County Officials Say They Aren’t Being Informed About Purple Line Developments
Lack of invitation to an event with Governor Hogan Thursday fits a pattern, they say.
Gov. Larry Hogan greets workers at a construction site for the Purple Line in Lanham on Thursday morning.
Photo courtesy of the office of Gov. Larry Hogan
Updated at 1:45 p.m. Friday:
There were some faces missing in Lanham on Thursday morning as Gov. Larry Hogan celebrated the installation of the first tracks for the Purple Line with officials from the Maryland Department of Transportation.
Specifically, the faces of Montgomery County officials.
County Executive Marc Elrich didn’t receive an invitation to the track-laying ceremony, he said. Neither did Council President Nancy Navarro, she confirmed in a voicemail. Council Member Evan Glass said he learned about the event through tweets from journalists and took to the platform on Wednesday to express his displeasure.
“I’m thrilled that the first Purple Line track will be laid on Thursday,” he wrote. “Though I’m disappointed that Governor Hogan didn’t invite any of the local officials to join the celebration. After all, we’re paying for the project, too.”
The Maryland Department of Transportation was responsible for both the event and the invitations, said Hogan spokeswoman Shareese DeLeaver-Churchill. Brittany Marshall, a spokeswoman for MDOT, said the agency did reach out to Elrich’s office before the event, but added in an email that she “wasn’t aware” of invitations to individual council members. Michael Ricci, the director of communications for Gov. Hogan, later stated that the governor’s office reached out to Elrich’s team on Tuesday before the event.
For Glass and other county officials, the omission highlighted what’s sometimes perceived as a lack of information about the project, despite significant legislative and financial investments. Montgomery County contributed around $210 million to the $5.6 billion light-rail line and approved the use of county land for the project, according to Council Member Hans Riemer, who also did not receive an invitation.
“Our delegates helped secure the votes to fund it in the [state] transportation budget and we pushed hard for Governor Hogan to sign on,” he said. “I can certainly say that if the ceremony represented a significant milestone in the project, then it’s a shared milestone.”
County officials say it’s often difficult for them to exert influence over construction plans or keep abreast of project developments. Glass was surprised last month when the owners of Kefa Cafe, a popular coffee shop in Silver Spring, complained that project managers for Purple Line Transit Partners — the public-private partnership responsible for constructing the new rail line — had installed a series of emergency “No Parking” signs along Bonifant Street.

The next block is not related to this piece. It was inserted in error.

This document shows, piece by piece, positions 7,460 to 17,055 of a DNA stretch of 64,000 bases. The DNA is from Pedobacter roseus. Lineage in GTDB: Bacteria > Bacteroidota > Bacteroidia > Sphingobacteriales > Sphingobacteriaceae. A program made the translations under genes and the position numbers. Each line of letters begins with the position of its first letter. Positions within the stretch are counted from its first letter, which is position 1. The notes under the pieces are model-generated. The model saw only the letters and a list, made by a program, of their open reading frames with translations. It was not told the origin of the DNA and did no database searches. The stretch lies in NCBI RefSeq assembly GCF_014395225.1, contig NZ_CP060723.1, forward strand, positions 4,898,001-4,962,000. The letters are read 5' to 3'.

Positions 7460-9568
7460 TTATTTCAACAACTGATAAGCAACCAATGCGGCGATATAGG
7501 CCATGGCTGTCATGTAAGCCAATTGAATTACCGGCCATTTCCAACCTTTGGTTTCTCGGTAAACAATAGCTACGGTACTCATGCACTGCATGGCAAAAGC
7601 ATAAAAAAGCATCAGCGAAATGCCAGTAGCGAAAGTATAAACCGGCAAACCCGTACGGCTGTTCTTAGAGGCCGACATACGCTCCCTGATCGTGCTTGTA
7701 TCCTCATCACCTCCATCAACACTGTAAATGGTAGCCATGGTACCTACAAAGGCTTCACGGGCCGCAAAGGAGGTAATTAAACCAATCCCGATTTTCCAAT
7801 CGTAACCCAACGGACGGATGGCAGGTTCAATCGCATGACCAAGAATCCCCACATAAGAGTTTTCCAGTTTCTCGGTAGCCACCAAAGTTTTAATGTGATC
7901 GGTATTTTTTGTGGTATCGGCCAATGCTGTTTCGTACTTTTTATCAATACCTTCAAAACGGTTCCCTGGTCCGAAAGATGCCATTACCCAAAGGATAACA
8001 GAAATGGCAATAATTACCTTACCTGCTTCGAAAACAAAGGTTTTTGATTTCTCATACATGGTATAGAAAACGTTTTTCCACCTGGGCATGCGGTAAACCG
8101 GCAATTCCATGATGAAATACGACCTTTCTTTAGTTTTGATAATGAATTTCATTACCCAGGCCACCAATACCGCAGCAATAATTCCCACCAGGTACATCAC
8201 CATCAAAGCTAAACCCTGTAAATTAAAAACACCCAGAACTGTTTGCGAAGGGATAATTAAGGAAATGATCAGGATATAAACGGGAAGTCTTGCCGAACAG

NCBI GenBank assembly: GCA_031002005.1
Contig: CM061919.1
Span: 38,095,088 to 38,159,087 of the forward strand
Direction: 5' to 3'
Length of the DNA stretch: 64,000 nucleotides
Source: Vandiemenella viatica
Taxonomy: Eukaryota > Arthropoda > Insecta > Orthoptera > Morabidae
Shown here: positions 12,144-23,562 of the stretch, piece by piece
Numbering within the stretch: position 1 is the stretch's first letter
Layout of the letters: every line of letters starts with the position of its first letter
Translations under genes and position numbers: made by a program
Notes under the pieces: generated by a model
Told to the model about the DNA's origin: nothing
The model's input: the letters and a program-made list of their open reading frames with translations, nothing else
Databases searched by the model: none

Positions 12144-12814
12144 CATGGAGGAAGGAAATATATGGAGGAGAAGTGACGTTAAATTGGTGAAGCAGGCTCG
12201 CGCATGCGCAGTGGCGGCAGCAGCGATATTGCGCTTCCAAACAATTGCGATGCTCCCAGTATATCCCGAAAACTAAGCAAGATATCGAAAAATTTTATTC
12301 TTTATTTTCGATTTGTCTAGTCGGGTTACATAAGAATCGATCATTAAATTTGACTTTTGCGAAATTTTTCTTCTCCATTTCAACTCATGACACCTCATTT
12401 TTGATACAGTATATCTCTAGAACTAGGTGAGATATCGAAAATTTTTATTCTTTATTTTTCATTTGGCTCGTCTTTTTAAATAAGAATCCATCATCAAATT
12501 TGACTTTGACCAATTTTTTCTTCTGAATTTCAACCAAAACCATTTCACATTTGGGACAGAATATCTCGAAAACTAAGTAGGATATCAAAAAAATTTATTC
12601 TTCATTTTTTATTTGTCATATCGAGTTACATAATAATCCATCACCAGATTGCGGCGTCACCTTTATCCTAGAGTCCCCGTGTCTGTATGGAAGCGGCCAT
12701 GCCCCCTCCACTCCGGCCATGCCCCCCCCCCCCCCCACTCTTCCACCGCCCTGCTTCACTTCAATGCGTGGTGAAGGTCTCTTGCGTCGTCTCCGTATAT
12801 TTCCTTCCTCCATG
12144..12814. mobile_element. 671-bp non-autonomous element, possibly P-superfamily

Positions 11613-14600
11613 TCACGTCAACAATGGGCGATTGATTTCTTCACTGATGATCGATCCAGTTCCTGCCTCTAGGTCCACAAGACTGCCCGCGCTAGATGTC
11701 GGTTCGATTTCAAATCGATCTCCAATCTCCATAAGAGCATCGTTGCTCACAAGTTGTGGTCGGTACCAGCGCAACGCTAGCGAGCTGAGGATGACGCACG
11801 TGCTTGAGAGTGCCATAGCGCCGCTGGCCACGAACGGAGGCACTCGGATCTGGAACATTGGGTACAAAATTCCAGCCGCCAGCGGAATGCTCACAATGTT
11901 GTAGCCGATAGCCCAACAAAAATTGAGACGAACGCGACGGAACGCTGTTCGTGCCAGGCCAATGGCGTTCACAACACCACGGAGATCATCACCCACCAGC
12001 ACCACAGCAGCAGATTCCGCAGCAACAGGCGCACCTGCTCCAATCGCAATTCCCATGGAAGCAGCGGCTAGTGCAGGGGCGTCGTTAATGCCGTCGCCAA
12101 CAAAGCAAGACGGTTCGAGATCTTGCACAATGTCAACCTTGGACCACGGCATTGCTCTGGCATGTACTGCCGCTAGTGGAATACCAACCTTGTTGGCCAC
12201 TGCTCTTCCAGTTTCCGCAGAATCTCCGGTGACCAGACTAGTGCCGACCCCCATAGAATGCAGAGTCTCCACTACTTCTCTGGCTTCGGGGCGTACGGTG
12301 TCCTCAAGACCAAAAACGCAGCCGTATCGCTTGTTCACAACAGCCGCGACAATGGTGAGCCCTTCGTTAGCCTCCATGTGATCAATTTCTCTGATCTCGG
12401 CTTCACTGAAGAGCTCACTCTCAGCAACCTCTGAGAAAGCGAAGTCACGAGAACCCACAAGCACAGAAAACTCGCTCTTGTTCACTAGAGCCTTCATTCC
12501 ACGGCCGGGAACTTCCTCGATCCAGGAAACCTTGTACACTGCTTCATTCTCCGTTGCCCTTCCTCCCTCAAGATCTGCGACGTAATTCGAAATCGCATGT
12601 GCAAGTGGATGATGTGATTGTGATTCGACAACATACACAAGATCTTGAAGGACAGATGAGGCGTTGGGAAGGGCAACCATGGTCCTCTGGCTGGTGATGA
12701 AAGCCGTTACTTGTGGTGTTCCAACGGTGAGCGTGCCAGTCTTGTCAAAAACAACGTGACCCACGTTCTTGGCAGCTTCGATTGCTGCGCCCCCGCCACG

A representative for the partnership had informed business owners by email that utility work would disrupt street parking for a few weeks, said Abeba Tsegaye, the co-owner of the cafe. But an initial round of signage listed a 24-hour, weeklong prohibition on parking from August 12 to “indefinitely.” The second round of signs, replaced later that week, stated that street parking would be unavailable for a year, from August 12, 2019 to August 12, 2020.
“This whole block is mom-and-pop businesses and we would lose customers if we didn’t have parking for so long,” Tsegaye said. A representative from the partnership met with local business owners later that week and determined the signs were mistakenly placed by contractors, added Reemberto Rodriguez, the director of the county’s Silver Spring Regional Center.
Glass was concerned that the mistake occurred at all. “For at least a couple of days, those signs were depriving small businesses of patrons,” he said. “And as construction continues, those small businesses will need support.” Council members aren’t regularly briefed on project updates, he said, and when they are, they aren’t always given straightforward answers.
“We had one update earlier this spring and when I asked about the line being over-budget and on a delayed time schedule, I was essentially told that they didn’t have information on that,” he said. “I thought it was strange that the directors of a multi-million dollar project could not detail their finances.”
For developers behind the Purple Line, though — a project with more than a dozen private, state, and municipal stakeholders — it’s a challenge to spread information to every group that’s involved. Purple Line representatives meet monthly with staffers from the Montgomery Department of Transportation, Marshall said. Elected officials are free to sign up for construction alerts on www.purplelinemd.com along with the rest of the public, added John Undeland, the communications director for the Purple Line Transit Partners.
“We’re not going to be able to communicate with everyone, but we’re trying to communicate as efficiently as possible,” he said. The partnership is scheduled to brief the Montgomery County Council again on Sept. 19.
With such a huge project, it’s impossible to avoid construction impacts, Riemer added. But that doesn’t always keep council members from trying. A few months ago, he met with Fred Craig, then chief executive officer for the partnership, to discuss rush hour lane closures on the East West Highway due to Purple Line construction. The two even visited the site together so Craig could witness the problem firsthand, Riemer said.
The lanes are still closed during rush hour. But it wasn’t for lack of trying.
“There are definitely some challenges,” Riemer said. “But it’s our job to make things livable as construction continues.”
This story has been updated to reflect new comments from Michael Ricci, the director of communications for the office of Gov. Larry Hogan. A spokeswoman from the office previously stated that invitations for the event were handled by the Maryland Department of Transportation.